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Victoria symphony, Pacific Opera unite for new outdoor music festival

IN CONCERT What: Open Air: A Summer Festival of Music Where: St. Ann’s Academy, 835 Humboldt St. When: July 22-26 and July 29-Aug. 2 Tickets: $15-$35 Information: ; victoriasymphony.
Musicians from the Victoria Symphony Orchestra and singers from Pacific Opera Victoria join forces for a new music festival. VICTORIA SYMPHONY ORCHESTRA


What: Open Air: A Summer Festival of Music
Where: St. Ann’s Academy, 835 Humboldt St.
When: July 22-26 and July 29-Aug. 2
Tickets: $15-$35

A joint venture between the Victoria Symphony and Pacific Opera Victoria spread over the next two weekends will bring music back to the grounds of St. Ann’s Academy in downtown Victoria — a significant post-pandemic development where local live music is concerned.

Open Air: A Summer Festival of Music is the latest offering to result from the 41-year relationship between the two companies, which collaborate closely on Pacific Opera performances each year but have never staged an event of this magnitude. As one of the first large-scale events to be held on the heels of the provincial re-start, the festival — especially one that employs musicians and staff from two of the biggest performing arts organizations in Victoria — is expected to make a big splash when it opens today.

“This is good news, no matter how you chop it up,” said Timothy Vernon, artistic director of Pacific Opera Victoria. “It doesn’t look like much, in some ways, but it’s incredible.”

The 10-day outdoor event features up to 12 performances on two stages today through Monday; the event will repeat its program when it resumes July 29 until its conclusion on Aug. 2. Thirty-odd performances each week, from chamber music to opera, have been programmed to offer something for all tastes, said Victoria Symphony CEO Matthew White.

“We’ve all been chomping at the bit to get back in front of a live audience,” White said. “This just came up as a great possibility.”

Tickets are required for individual performances, which run approximately 45 minutes in length, with ticketys available on site and in advance. Performances will be held at several locations on the grounds of St. Ann’s Academy, in either The Butler’s Garden (with physically distanced seating for up to 60 people) or the Victoria Foundation Courtyard (85 people). Musicians from the Victoria Symphony and soloists from Pacific Opera are among the artists being featured.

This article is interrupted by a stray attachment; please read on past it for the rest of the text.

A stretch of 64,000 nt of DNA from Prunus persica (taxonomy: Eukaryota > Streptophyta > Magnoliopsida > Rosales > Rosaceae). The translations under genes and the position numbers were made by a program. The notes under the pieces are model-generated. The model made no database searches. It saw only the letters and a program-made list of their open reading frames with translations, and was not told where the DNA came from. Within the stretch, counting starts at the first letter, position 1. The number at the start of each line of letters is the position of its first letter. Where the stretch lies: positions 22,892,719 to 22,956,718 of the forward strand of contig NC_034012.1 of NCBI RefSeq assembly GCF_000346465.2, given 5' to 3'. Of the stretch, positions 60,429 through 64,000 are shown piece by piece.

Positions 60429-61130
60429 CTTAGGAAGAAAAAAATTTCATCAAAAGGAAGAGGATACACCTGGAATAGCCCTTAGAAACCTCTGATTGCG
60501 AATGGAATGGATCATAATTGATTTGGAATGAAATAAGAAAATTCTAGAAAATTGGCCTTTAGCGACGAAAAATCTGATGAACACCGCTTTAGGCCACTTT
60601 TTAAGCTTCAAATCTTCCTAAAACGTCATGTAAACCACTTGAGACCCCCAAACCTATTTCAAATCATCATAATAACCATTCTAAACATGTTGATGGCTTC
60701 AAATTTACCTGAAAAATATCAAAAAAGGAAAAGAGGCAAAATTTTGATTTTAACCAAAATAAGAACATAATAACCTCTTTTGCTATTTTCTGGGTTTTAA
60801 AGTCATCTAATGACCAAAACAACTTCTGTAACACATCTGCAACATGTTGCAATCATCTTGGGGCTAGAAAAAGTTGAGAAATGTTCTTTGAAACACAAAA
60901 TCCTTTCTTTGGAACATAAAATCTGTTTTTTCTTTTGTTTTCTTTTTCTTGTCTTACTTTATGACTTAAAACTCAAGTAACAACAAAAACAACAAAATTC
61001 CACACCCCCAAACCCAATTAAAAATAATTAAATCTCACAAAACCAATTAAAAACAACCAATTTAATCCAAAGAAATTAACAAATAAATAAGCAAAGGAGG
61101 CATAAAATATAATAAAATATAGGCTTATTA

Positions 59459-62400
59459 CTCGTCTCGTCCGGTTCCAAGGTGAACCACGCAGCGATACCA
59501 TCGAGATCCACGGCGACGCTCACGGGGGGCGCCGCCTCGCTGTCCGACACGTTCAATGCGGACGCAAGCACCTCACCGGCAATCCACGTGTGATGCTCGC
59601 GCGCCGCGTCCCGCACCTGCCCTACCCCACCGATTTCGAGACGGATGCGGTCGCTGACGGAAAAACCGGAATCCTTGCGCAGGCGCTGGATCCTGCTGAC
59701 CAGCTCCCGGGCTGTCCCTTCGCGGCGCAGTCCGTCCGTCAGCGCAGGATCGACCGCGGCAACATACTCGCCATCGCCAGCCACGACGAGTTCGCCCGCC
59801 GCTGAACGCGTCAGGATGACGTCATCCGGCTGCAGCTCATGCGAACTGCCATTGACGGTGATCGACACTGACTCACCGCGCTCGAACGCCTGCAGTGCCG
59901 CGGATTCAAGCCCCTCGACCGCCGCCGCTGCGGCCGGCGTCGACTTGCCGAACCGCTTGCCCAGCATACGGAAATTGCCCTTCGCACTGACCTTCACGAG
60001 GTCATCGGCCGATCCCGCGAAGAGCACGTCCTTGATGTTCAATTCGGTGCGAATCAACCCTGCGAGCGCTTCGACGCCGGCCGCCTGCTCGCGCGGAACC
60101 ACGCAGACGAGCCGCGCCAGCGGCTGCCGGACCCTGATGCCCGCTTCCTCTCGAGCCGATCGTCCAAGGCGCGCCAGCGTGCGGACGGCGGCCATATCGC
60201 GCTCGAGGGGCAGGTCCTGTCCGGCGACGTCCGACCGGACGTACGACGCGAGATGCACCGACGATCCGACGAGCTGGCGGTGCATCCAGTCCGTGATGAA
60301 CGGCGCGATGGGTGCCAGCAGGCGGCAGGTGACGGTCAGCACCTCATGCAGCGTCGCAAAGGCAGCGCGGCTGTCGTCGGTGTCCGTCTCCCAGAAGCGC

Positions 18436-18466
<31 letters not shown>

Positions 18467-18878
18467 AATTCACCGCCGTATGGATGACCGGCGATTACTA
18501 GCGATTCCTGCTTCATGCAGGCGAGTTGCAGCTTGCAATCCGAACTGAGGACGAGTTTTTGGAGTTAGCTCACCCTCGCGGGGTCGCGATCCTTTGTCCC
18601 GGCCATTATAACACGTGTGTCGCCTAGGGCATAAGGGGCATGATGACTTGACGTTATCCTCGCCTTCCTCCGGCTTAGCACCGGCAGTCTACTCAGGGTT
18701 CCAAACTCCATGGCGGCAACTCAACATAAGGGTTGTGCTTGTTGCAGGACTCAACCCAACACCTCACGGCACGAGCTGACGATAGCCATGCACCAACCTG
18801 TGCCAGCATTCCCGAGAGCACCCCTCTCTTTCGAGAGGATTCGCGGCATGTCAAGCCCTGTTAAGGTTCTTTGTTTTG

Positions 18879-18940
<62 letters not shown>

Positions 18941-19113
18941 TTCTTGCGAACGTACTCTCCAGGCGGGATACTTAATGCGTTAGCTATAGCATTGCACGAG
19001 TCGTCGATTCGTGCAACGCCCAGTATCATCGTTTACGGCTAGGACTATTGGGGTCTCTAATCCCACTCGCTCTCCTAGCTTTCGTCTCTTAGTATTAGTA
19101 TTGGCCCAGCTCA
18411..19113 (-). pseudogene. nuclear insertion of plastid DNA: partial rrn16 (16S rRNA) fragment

Short, unscheduled pop-up performances, under the banner of Music in the Meadows, featuring everyone from Indigenous performers to young musicians, will also be held at various locations on the grounds free of charge.

The event was originally meant for the grounds of Government House, but due to ongoing construction at the Rockland Avenue site Open Air was moved to St. Ann’s, which has been home to several festival food and beverage and pop and rock festivals in years prior. It’s an ideal location for a first-year festival, Vernon said. “The opera company hasn’t had summer activity for a very long time, and we’ve been looking for an opportunity to start something in collaboration, without pushing anybody out. We just want to give artists more opportunities, which of course means more opportunities for an audience.”

It was important to find an event that would benefit both the opera and symphony coming out of a year of inactivity due to the pandemic, Vernon added. “We are beholden to the orchestra, but we also feel responsible for them because normally we engage them for three productions a year. Going into this fall, the orchestra is going to have a big gap in their budget, and we’re working very hard to find ways to compensate them. We need them. We need the partnership.”

White believes the inaugural Open Air is the first of many instalments.

“We’ve certainly never collaborated on it on a summer festival of this sort. We all worked together to put together a program that was really kind of representative of both the organizations, and not just both organizations but the individuals who are participating.

“We’re going to take it one step at a time. The hope is that this could potentially be a longer term thing, but we also need to see what the response is. We see this as sort of a canary in the coal mine. We had to do something because it just feels so strange to work for and with arts organizations like this and be cut off from the audience for so long. It just feels totally unnatural and strange. We were we were willing to take the risk.”